I think there is both a symbolic and a very political significance to a coordinated reaction by societies in the west for a message, a clear message, that is conveyed in the way of a boycott of divestment or any other symbolic act which says that there is a price tag attached to the policies that you pursue and as long as you pursue these policies, you are not welcomed here. Not as individuals — you are not welcomed here if you represent a certain ideology, a certain state, and especially if you appear as an official representative of this state. We are not inventing the wheel, of course. The cultural boycott was a very crucial component in the action against Apartheid in South Africa. It was very effective and useful according to people who lived there.

 

The most important thing to remember about such actions is that they are nonviolent. One has to show that the Palestinians, and the Palestinians have to discover it themselves, that there are nonviolent possibilities in pursuing the struggle against Israeli occupation. Because if they are nonviolent, who could blame the Palestinians for using every desperate means at their disposal to try and stop one of the cruelest and most oppressive occupations in modern times?

 

CB: What of those [like the Israeli lobby groups] who would say that proposing a cultural and academic boycott is furthering anti-semitism? How do you respond to that?

 

IP: Three points are important in this connection. The first one should highlight the fact that many progressive and liberal Jews both in the United States and in Europe are involved in the cultural boycott action. In fact, in the name of their Jewish identity, heritage, their understanding of Jewish values, they stood alongside those demonstrators against the violations of human rights in the southern United States, in South America, in South Africa, and in Southeast Asia — they see no difference when it comes to Israel-Palestine. In fact, in this case, even though it’s a Jewish state that violates human rights, it does not change their position. Whoever is the violator, they should stand against them.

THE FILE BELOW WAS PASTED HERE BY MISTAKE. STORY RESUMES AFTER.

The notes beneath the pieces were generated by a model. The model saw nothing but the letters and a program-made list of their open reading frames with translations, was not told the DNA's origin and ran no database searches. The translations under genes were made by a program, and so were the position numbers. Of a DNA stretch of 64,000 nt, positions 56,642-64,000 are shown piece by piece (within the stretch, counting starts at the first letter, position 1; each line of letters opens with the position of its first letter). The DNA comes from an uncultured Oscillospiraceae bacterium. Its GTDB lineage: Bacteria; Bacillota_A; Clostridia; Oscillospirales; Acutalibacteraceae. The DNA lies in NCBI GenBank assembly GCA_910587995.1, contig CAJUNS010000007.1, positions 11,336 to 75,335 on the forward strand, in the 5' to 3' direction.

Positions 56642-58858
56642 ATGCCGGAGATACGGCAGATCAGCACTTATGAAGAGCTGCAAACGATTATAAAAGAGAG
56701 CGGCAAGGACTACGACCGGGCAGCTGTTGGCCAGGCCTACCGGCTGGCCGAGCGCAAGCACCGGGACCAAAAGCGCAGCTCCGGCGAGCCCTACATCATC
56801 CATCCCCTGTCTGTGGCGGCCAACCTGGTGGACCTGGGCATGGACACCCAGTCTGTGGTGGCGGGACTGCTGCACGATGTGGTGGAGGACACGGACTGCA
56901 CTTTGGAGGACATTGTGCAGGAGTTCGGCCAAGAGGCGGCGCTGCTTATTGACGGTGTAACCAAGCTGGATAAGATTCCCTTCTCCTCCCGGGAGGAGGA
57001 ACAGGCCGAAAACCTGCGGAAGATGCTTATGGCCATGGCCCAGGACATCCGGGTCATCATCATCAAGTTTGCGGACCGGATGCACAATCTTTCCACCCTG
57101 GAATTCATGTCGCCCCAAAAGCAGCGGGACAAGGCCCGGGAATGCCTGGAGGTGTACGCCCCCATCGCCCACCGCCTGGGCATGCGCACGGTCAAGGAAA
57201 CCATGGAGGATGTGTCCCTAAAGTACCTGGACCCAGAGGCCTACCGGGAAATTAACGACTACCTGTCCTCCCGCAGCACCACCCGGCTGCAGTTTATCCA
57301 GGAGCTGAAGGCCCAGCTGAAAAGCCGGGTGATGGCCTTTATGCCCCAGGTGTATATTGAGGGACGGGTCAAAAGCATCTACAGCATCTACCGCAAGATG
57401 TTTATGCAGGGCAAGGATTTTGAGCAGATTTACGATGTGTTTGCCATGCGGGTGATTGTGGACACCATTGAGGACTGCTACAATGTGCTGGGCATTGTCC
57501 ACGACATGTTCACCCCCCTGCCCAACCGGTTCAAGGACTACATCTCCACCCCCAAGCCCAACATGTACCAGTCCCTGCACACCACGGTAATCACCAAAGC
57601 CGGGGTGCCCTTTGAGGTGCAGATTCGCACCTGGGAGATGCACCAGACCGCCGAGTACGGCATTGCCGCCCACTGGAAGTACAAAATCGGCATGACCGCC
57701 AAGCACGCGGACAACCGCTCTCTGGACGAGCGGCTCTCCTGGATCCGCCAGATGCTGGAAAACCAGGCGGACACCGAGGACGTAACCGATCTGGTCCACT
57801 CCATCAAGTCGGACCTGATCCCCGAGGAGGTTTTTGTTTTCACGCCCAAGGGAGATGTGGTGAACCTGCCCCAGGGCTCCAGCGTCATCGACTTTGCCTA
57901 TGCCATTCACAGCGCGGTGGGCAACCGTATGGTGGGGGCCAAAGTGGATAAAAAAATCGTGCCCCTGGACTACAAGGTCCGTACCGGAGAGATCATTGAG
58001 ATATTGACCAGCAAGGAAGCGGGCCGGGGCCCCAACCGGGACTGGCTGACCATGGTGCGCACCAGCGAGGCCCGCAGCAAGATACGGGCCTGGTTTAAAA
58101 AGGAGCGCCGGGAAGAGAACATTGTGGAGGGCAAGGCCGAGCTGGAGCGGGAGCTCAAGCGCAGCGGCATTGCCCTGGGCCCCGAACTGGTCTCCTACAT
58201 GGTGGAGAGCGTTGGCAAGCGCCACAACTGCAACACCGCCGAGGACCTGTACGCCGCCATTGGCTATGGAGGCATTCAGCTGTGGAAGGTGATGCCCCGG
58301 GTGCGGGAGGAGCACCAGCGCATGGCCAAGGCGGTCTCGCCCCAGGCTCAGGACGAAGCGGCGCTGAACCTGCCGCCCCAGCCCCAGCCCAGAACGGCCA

The second [point] is, the Israelis are over-using the anti-semitic accusation against anyone who criticizes them. Not only [against] those who call for a boycott, even the mildest criticism of Israel is depicted here as an act of anti-semitism. I think with a good educational network, one could disseminate the views that this is an Israeli tactic that has very little to do with real or actualized upsurges of anti-semitic feelings, which definitely still prevail in some parts of the world. Maybe one or two known anti-semites have joined the wagon, but that doesn’t prove anything. The fact is that Israel wants to be immune from any criticism. And the shield it uses is always anti-semitism.

 

Thirdly, and most important, one should differentiate between Zionism and Judaism. By now we can see after 60 years the implementations of the Zionist ideology on the ground from the Palestinian point of view.

 

This ideology may have done some good things for Jews around the world, but it is definitely something that does not allow the Palestinians to live in peace or even to live at all on their homeland, and this is Zionism. It has some connection to Judaism, but its not about Judaism. It’s about a certain colonial ideology that still, in the 21st century, is ascribed to by a state which is an unfinished project. The State of Israel has not been built properly. As you know, we don’t even have final borders. It’s very important to educate people that this is not a Jewish question that we are dealing with; we are dealing with a certain relic of the colonial period

 

I think it’s very important to educate people that this is not a Jewish question that we are dealing with; we are dealing with a certain relic of the colonial period that is still allowed to continue in a post-colonial situation. And as long as it continues as it does, [it] complicates the relationship between the Western world and the Arab world and the Muslim world.

 

CB: On November 7th the Democratic Party won elections that will allow them to control the Congress of the United States. The Democrats have been critical of the Bush administration’s policies regarding the handling of the Iraq war. But the party has reiterated that the relationship between the U.S. and Israel would not change. Is this policy the best course of action for both countries, much less the Palestinians?

 

IP: Well, the results of the mid-term elections are good news from many aspects for the American public. But I don’t think [the elections] bring any good news to this part of the world. In other words, I don’t think that the shift in the balance of power in both houses would change American policy towards Palestine. It may change, and it should change of course, American policy in Iraq. But I think the Democratic Party is as committed to protecting Israel at the expense of the Palestinians as was the Republican administration. I don’t think that in the foreseeable future we are going to see any fundamental change in American policy towards Israel.